On searching the car about 45 minutes later, Detective Emil DiRobbio found a live .32 caliber pistol round under the front passenger seat and a 12-gauge shotgun shell in the trunk. Ballistics later established that the murder weapons had been a .32 caliber pistol and a 12-gauge shotgun. The defense later raised questions about this evidence, as it was not logged with a property clerk until five days after the murders. The prosecution responded to this line of questioning by producing a report lodged 75 minutes after the murders that documents the presence of the 32. caliber pistol round and 12-gauge shotgun shell. The defense was able to show that the bullet found in the Carter car was brass cased, rather than copper coated like those found at the Lafayette Bar, and that the shotgun shell found in the Carter car was an older model, with a different wad and color. In response, the prosecution argued that the metal and make of the retrieved ammunition was meaningless because the ammunition found at the crime scene was also dissimilar. Furthermore, the ammunition found in the car was usable by the murder weapons.
Police took Carter and Artis to police headquarters and questioned them. Witnesses did not identify them as the killers, and they were released. Carter and Artis voluntarily appeared before a grand jury, which did not return an indictment.
Several months later, Bello disclosed to the police that he had an accomplice during the attempted burglary, one Arthur Dexter Bradley. On further questioning, Bello and Bradley both identified Carter as one of the two males they had seen carrying weapons outside the bar the night of the murders. Bello also identified Artis as the other. Based on this additional evidence, Carter and Artis were arrested and indicted.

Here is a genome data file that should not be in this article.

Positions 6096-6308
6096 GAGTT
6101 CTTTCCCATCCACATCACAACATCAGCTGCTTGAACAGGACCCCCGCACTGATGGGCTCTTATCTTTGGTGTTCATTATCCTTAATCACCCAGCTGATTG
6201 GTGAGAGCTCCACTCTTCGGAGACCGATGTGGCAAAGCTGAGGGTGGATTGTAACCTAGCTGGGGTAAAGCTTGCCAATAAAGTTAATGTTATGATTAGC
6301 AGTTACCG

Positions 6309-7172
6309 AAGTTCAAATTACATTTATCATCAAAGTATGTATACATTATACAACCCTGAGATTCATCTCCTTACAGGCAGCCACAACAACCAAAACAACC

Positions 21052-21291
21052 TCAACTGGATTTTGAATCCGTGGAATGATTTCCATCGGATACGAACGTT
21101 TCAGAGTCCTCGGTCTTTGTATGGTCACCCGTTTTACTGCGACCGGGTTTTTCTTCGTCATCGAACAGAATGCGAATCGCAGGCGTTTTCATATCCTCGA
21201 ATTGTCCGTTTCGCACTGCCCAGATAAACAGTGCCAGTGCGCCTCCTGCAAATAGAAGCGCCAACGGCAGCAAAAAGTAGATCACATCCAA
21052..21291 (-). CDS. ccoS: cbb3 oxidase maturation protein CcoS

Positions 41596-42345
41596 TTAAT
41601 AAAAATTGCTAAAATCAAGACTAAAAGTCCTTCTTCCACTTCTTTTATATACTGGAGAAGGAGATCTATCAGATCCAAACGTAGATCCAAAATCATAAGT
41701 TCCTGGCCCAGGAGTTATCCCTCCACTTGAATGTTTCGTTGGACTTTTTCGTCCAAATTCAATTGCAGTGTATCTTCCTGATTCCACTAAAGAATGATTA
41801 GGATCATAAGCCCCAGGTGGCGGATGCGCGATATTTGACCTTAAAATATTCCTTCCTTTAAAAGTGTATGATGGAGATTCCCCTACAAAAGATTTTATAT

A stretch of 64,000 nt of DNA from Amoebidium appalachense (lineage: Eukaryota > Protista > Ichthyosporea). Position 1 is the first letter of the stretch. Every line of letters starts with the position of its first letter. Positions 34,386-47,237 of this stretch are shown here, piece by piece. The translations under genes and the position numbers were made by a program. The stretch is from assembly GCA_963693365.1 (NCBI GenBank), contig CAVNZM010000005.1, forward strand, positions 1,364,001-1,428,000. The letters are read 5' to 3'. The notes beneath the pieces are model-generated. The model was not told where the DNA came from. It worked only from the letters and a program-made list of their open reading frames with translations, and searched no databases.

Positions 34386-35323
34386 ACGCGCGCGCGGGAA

At the 1967 trial, Carter was represented by well-known attorney Raymond A. Brown. Brown focused on inconsistencies in some of the descriptions given by eyewitnesses Marins and Bello. The defense also produced a number of alibi witnesses who testified that Carter and Artis had been in the Nite Spot (a nearby bar) at about the time of the shootings. Both men were convicted. Prosecutors sought the death penalty, but jurors recommended that each defendant receive a life sentence for each murder. Judge Samuel Larner imposed two consecutive and one concurrent life sentence on Carter, and three concurrent life sentences on Artis.
In 1974, Bello and Bradley recanted their identifications of Carter and Artis, and these recantations were used as the basis for a motion for a new trial. Judge Samuel Larner denied the motion on December 11, saying that the recantations “lacked the ring of truth.”
Despite Larner’s ruling, Madison Avenue advertising guru George Lois organized a campaign on Carter’s behalf, which led to increasing public support for a retrial or pardon. Muhammad Ali lent his support to the campaign, and Bob Dylan co-wrote (with Jacques Levy) and performed a song called “Hurricane” (1975), which declared that Carter was innocent. In 1975 Dylan performed the song at a concert at Trenton State Prison, where Carter was temporarily an inmate.